Several banned organochlorine pesticides have been shown to promote the development of autoimmunity in the lupus-prone NZBWF1 strain [100, 101]. These include o, p′-dichlorodiphenyltrichloroethane (DDT), methoxychlor, and chlordecone. Exposure to these compounds accelerated mortality in ovariectomized females, and for chlordecone, exacerbated autoantibody production, glomerular immune complex deposition, and proteinuria [101]. Chlordecone also accelerated disease in ovary-intact female NZBWF1, but did not induce lupus-like disease in the non-autoimmune BALB/c strain [100], suggesting that the mechanism of action only exacerbates an already existing autoimmune disease.

3.5. Trichloroethylene (TCE)

Trichloroethylene (TCE) is an industrial solvent used in metal cleaning and degreasing and has been found to contaminate ground water. Studies on the induction and/or exacerbation of autoimmunity in humans and experimental animals by TCE and derivatives has been recently reviewed [102]. Using adult autoimmune prone MRL-Fas+/+ mice studies have demonstrated an accelerated autoimmune response including increased autoantibodies, T cell activation and inflammatory cytokines [103106] following TCE exposure via different routes and a wide range of doses. Various metabolites of TCE, including dichloroacetyl chloride [104], trichloroacetaldehyde hydrate [107, 108] and trichloroacetic acid [107] produced similar results in MRL-Fas+/+ mice as TCE. Interestingly, MRL-Fas+/+ mice exposed to TCE from conception to adulthood had evidence of accelerated autoimmunity [109] as did those exposed from gestation day 1 to 6 weeks of age [110]. Therefore, as with TCDD, animal models provide data that suggest that early exposures may be very important in subsequent development of disease, and emphasize developmental effects of exposures on the young immune system.

3.6. UV radiation

Photosensitivity contributes to human autoimmune diseases, including cutaneous lupus erythematosus (CLE) [111]. Acute or chronic doses of UV radiation (UVA and UVB) increased mortality in male lupus-prone BXSB mice but not other lupus-prone strains including MRL-Faslpr and NZBWF1 strains [112]. The increased mortality was associated with autoantibodies and glomerulonephritis and was a direct result of UVB (320–290nm) radiation.

Menke et al [113] found that UVB exposure increased skin lesions and levels of colony stimulating factor-1 (CSF-1) in MRL-Faslpr mice but not in CFS-1 deficient MRL-Faslpr mice (MRL-Faslpr/csf1−/−) or BALB/c mice. In the MRL-Faslpr or MRL-Faslpr/csf1−/− mice reconstituted with CSF-1, UVB was able to trigger an increase of macrophages in the skin and an increase in keratinocyte apoptosis, which led to an increase in CLE. Both CLE and nephritis in MRL-Faslpr mice requires the presence of CSF-1, and UVB accelerates onset of these lupus phenotypes by enhancing the production of CSF-1 and apoptotic keratinocytes. Dermal fibroblasts from lupusprone strains (MRL-Faslpr and NZBWF1) upon exposure to UVB produce more proinflammatory cytokines (IL-1β, IL-6 and TNFα) than C57BL/6 or BALB/c mice, which may relate to the increase in cell damage and enhanced autoimmunity [114].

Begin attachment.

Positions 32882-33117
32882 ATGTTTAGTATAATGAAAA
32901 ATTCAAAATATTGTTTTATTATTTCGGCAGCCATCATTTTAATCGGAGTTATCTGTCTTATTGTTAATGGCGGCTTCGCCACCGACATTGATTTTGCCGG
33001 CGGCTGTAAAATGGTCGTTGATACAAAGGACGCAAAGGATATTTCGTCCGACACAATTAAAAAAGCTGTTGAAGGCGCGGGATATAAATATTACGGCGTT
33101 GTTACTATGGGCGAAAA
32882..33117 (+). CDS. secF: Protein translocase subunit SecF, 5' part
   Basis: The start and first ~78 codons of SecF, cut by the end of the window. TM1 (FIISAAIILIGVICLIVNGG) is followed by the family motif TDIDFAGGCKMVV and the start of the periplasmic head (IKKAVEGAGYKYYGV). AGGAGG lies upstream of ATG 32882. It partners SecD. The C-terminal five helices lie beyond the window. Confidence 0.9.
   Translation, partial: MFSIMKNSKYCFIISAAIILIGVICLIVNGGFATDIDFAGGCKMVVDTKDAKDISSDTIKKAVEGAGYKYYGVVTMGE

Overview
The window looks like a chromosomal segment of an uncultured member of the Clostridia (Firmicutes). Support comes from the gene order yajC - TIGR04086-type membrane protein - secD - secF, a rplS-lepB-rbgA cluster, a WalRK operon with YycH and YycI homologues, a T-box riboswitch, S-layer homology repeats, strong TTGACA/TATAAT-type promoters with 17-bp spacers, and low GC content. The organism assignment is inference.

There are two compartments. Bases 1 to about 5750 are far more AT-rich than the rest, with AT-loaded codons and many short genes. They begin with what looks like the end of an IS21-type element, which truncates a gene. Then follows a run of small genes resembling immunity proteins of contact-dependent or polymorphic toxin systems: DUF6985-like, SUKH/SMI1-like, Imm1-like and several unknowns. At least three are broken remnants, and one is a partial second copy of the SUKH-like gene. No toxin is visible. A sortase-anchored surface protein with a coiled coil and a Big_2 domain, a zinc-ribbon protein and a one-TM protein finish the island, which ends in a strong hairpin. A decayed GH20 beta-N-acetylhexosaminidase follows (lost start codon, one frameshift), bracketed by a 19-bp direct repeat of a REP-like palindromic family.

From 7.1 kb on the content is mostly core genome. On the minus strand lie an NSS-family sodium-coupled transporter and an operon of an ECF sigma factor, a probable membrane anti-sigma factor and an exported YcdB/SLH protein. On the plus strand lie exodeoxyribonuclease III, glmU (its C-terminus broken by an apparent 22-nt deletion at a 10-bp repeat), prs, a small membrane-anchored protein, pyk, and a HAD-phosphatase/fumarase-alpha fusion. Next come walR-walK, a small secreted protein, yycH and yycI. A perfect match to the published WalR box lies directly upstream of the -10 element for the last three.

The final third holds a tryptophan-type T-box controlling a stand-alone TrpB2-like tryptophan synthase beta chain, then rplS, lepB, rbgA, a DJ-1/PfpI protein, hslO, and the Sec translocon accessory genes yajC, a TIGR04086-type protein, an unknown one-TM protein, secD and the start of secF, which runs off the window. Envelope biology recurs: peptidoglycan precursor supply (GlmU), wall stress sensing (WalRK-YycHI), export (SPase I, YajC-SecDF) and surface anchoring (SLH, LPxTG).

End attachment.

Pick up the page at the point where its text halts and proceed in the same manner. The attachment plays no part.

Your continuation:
3.7. Gluten

Celiac disease (CD) is the result of lost tolerance to grain gluten, mediated by activated CD4+ T cells specific for peptides of gliadins presented on MHC Class II. Certain animals are particularly susceptible to gluten intolerance, including Irish Setters [115] and BALB/c mice [116]. In addition, strains susceptible to other endocrine-immune diseases, such as BB rats and NOD mice, also appear susceptible to CD, and in fact a diet containing gluten increases the incidence of diabetes in NOD mice in addition to small intestinal enteropathy [117]. A relatively new model is the gluten-sensitive HLA-DQ8 transgenic mouse. Loss of gluten tolerance appears to occur in the presence of gluten peptides bound to HLA-DQ2 or DQ8. This mouse strain is therefore susceptible to CD [118]. Animal models are thus providing new evidence of gene susceptibility that may translate to our understanding of human susceptibility to this disease.

4. Summary of conclusions and levels of confidence

Two levels of consensus were identified. A high level of confidence was reached if there were multiple studies from different laboratories confirming the same findings. Any studies with data contrary to the majority were only excluded if there was evidence that the study and/or its interpretation were faulty. A second level of consensus identified those exposures considered likely to influence autoimmunity but requiring further confirmation. To fit into this category there needed to be significant supporting data, perhaps by multiple studies from a single laboratory, or repetition of some but not all findings in multiple laboratories.

4.1. Based on existing evidence, we are confident of the following, with supporting studies listed in Table 2

  1. Forms of inorganic mercury induce systemic autoimmune disease in rats (transient) and mice, and exacerbates systemic autoimmune disease in lupus-prone mice.